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The Consumer Protection Act, 2019 compared with the Act of 1986

S. 2(7) Consumer means any person who:

  1. buys any goods for a consideration which has been paid or promised or partly paid and partly promised, or under any system of deferred payment and includes any user of such goods other than the person who buys such goods for consideration paid or promised or partly paid or partly promised, or under any system of deferred payment, when such use is made with the approval of such person, but does not include a person who obtains such goods for resale or for any commercial purpose; or
  2. hires or avails of any service for a consideration which has been paid or promised or partly paid and partly promised, or under any system of deferred payment and includes any beneficiary of such service other than the person who hires or avails of the services for consideration paid or promised, or partly paid and partly promised, or under any system of deferred payment, when such services are availed of with the approval of the first mentioned person, but does not include a person who avails of such service for any commercial purpose.

Explanation: For the purposes of this clause,
  1. the expression "commercial purpose" does not include use by a person of goods bought and used by him exclusively for the purpose of earning his livelihood, by means of self-employment;
  2. the expressions "buys any goods" and "hires or avails any services" includes offline or online transactions through electronic means or by teleshopping or direct selling or multi-level marketing;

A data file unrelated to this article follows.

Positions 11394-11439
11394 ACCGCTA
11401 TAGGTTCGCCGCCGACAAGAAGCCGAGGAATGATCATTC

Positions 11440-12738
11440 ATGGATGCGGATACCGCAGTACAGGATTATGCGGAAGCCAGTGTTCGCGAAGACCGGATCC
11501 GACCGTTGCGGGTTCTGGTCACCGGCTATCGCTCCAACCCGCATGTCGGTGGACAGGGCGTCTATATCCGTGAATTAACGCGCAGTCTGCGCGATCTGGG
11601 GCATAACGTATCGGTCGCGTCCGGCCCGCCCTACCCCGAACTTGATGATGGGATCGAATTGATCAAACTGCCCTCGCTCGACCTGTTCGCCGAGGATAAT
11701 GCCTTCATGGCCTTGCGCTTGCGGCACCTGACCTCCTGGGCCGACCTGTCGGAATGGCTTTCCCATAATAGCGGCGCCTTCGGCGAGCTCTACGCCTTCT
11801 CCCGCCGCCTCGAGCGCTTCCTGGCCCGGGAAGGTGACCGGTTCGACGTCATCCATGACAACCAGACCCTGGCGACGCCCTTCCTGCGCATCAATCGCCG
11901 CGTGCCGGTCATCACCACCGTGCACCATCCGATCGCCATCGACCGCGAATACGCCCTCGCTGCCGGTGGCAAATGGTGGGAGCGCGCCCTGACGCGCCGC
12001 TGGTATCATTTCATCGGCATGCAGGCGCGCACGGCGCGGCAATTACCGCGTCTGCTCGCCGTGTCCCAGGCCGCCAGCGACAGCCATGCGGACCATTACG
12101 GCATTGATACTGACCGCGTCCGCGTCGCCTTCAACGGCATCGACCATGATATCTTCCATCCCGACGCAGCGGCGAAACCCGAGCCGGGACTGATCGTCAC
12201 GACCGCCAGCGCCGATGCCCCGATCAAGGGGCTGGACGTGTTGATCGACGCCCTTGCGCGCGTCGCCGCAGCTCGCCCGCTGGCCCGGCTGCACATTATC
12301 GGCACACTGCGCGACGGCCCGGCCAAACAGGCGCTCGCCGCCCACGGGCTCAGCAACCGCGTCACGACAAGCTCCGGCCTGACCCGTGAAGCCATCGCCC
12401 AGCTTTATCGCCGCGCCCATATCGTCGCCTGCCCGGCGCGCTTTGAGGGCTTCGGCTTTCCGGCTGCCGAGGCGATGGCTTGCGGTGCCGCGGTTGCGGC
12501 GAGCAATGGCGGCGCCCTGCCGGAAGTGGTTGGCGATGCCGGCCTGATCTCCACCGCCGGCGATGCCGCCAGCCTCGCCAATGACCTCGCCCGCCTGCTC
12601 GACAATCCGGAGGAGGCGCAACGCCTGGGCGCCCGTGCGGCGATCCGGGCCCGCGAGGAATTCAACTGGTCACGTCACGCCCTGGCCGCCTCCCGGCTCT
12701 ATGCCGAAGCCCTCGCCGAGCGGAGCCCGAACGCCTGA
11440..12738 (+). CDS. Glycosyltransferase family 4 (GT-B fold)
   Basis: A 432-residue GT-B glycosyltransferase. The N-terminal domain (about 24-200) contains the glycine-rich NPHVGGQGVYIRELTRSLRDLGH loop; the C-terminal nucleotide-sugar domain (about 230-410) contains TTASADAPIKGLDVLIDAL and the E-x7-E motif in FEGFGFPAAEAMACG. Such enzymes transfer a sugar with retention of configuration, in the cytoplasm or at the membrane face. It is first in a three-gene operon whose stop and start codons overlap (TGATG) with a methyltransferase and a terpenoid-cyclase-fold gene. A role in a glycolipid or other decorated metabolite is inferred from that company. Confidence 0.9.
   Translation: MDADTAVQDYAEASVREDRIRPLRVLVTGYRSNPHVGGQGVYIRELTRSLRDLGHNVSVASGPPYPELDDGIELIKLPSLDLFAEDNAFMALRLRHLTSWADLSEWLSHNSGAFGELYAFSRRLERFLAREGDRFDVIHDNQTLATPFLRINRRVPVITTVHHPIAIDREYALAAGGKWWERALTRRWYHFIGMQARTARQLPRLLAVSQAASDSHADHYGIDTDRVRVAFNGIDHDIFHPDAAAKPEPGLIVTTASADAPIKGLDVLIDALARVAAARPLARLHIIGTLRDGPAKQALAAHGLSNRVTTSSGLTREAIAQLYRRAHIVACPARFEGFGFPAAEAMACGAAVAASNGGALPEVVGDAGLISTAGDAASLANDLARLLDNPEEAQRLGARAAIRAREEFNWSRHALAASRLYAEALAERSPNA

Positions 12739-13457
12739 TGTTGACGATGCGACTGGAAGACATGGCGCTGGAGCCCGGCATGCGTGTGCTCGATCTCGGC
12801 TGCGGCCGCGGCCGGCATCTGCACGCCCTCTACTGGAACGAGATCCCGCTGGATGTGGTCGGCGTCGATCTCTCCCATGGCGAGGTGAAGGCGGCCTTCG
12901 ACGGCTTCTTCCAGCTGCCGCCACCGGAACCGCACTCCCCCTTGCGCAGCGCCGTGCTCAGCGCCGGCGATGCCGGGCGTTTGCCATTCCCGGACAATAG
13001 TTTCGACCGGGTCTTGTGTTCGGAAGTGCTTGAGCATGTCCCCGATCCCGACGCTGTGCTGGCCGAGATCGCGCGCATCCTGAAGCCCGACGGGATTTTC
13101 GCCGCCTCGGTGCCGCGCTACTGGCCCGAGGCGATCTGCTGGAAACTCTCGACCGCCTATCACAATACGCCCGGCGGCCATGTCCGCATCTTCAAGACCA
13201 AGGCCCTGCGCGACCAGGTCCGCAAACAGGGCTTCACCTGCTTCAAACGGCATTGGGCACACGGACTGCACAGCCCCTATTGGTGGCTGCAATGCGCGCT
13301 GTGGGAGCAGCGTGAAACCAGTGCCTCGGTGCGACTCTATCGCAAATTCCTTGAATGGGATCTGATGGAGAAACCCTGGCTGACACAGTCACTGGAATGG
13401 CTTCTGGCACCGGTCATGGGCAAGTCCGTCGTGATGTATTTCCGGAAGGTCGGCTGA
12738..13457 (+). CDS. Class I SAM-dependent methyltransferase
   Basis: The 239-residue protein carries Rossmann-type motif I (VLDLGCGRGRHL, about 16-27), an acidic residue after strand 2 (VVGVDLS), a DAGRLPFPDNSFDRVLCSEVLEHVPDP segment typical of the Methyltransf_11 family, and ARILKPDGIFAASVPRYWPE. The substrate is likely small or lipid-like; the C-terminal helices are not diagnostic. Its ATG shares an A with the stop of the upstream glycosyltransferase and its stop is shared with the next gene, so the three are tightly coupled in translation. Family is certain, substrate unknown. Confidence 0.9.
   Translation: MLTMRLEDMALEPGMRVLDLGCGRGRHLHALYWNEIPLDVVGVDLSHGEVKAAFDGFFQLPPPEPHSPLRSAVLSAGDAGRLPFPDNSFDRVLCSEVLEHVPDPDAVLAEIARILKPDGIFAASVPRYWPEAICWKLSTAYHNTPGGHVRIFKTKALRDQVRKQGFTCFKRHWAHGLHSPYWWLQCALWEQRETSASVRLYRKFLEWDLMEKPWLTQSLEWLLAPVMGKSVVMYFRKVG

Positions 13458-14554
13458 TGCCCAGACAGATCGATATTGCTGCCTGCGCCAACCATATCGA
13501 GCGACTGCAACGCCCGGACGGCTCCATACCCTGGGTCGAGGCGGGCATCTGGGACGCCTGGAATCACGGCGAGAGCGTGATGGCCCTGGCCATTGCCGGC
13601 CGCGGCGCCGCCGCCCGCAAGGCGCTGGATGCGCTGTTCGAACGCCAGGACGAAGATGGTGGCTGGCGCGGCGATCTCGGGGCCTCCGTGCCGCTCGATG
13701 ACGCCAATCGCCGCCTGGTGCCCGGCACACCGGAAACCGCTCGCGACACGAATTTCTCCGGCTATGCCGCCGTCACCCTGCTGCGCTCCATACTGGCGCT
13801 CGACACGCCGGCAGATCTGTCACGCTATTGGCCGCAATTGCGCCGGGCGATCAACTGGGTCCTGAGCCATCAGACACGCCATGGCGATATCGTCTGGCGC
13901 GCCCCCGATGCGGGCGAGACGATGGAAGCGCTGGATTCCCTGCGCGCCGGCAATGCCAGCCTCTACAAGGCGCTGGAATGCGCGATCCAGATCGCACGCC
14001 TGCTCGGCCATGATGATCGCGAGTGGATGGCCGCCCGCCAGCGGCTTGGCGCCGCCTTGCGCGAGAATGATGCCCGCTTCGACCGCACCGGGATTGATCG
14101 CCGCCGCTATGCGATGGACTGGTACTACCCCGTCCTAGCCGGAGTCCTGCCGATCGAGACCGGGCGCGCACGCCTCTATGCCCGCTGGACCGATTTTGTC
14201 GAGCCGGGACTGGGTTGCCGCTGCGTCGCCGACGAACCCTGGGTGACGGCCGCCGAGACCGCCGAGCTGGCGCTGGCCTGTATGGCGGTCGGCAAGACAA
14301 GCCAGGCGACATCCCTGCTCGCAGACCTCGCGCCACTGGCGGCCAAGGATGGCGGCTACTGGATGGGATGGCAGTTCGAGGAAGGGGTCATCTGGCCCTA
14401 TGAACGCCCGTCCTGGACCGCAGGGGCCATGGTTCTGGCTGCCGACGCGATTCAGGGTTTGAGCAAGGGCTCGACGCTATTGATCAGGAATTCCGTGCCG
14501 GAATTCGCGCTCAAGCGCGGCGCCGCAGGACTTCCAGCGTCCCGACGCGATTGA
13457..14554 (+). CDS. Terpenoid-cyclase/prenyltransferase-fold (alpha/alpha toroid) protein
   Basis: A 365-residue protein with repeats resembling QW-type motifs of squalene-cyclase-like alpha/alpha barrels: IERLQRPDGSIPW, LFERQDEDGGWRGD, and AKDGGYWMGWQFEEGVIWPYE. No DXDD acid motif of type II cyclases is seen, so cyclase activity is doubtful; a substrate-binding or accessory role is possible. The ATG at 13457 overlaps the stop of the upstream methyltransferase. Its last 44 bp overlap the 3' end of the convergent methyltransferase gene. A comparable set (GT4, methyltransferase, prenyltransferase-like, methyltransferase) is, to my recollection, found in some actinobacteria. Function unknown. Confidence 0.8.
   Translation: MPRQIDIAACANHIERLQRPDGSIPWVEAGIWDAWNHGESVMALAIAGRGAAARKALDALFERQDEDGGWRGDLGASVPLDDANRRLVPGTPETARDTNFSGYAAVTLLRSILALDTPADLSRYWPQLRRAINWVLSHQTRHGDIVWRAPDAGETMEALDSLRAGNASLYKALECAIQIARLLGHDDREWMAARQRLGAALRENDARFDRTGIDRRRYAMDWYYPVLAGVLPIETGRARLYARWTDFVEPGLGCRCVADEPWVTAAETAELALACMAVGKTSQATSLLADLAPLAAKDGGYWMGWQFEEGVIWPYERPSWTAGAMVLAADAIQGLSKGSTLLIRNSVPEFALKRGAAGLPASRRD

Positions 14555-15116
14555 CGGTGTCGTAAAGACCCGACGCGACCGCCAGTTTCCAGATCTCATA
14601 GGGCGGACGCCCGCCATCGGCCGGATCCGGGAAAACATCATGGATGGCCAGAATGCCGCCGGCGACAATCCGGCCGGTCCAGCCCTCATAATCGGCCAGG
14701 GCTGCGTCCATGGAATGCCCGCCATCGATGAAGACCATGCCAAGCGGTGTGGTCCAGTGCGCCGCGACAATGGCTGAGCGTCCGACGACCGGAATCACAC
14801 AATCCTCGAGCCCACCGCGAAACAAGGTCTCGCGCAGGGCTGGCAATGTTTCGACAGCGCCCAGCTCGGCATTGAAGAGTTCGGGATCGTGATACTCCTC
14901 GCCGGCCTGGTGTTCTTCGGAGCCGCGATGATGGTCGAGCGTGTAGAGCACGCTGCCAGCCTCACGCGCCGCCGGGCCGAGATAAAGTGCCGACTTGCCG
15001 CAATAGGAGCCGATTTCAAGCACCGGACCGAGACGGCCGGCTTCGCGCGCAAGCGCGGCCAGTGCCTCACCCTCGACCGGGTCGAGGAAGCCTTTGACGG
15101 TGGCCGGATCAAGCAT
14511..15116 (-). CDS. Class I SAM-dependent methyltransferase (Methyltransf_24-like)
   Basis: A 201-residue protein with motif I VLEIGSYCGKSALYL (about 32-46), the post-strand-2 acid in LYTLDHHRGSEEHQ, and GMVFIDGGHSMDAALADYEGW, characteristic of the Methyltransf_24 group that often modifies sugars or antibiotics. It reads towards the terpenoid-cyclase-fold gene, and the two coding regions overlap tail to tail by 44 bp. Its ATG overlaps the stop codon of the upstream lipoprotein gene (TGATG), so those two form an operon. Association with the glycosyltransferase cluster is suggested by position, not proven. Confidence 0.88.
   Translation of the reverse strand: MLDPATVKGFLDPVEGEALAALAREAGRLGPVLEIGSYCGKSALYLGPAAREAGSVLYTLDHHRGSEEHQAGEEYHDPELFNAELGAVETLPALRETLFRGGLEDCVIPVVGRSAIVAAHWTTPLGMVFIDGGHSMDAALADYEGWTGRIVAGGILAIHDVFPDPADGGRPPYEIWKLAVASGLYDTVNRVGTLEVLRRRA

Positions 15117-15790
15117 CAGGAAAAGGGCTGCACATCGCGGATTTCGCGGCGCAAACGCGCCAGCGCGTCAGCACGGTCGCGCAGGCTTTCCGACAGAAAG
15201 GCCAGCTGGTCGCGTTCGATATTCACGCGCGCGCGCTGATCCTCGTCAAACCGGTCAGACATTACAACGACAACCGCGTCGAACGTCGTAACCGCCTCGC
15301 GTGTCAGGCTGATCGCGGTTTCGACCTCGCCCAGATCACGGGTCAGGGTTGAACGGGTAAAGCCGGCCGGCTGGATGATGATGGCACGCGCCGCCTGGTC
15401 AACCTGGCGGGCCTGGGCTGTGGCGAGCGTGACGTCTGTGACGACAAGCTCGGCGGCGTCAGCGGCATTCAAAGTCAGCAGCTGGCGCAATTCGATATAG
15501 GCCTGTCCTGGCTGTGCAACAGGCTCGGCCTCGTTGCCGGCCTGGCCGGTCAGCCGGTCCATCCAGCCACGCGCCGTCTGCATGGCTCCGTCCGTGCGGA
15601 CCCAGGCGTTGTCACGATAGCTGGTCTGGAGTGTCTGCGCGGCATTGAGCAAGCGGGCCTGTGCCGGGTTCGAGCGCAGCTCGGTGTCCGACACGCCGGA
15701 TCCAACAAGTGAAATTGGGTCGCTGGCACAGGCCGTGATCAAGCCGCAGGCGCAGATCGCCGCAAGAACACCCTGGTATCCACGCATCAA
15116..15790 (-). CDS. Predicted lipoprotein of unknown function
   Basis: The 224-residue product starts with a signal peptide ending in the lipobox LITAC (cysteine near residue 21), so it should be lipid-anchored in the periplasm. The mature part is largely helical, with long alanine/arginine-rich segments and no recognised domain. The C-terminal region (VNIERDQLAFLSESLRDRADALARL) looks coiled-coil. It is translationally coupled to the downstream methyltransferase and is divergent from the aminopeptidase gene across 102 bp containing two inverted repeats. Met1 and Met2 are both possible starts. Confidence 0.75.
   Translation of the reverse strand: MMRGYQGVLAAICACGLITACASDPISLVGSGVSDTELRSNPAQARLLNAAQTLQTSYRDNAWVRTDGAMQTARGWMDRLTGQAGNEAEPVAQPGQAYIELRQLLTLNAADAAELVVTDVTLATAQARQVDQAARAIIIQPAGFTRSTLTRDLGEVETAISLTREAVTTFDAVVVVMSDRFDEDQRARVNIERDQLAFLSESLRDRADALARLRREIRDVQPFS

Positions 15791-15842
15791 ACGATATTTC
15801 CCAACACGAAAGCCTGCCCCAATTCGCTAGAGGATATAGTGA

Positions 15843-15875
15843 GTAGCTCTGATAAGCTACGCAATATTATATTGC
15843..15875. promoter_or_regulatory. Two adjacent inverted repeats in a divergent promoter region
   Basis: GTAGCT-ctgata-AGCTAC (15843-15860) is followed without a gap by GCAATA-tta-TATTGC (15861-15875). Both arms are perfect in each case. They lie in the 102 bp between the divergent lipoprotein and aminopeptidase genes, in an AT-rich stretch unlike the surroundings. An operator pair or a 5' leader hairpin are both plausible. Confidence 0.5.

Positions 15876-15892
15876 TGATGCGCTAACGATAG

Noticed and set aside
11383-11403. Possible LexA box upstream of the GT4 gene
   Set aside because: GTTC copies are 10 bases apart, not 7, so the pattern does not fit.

As compared to the Consumer Protection Act, 1986 The New Act has included within the definition of the term Consumer, any person who buys goods or avails any services online or through the internet using electronic mode of purchase. This provides protection to the consumers against the grievances that happen during online purchase transactions.

The New Act of 2019 has also widened the scope of the term 'UNFAIR TRADE PRACTICES The new definition of Unfair Trade Practices has included within its ambit the unfair practices caused by the Online Service Providers.

The term includes unfair practices such as online misleading advertisements; the practice of not issuing invoices for the good and services availed by the consumers; failing to take back defective goods or deactivate defective services and to give a refund for such defective good/services as mentioned on the invoice or warranty cards or within 30 days time period in the absence of any such stipulation; and disclosing personal information of a consumer unless such disclosure is in accordance with law.

All or any of the activities as mentioned above, if conducted by the service provider or seller, will be considered as Unfair Trade Practice conducted by the service provider or seller, as under the Consumer Protection Act 2019.

Another difference between the Old Act and the New Act is that of the inclusion of the term - Unfair Contracts.

Unfair Contracts as the name suggests is a contract -the terms of which are unfair toward the consumer. The Section 2 (46) defines an Unfair Contract as : a contract between a manufacturer or trader or service provider on one hand, and a consumer on the other, having such terms which cause significant change in the rights of such consumer, including the following, namely:
  1. requiring manifestly excessive security deposits to be given by a consumer for the performance of contractual obligations; or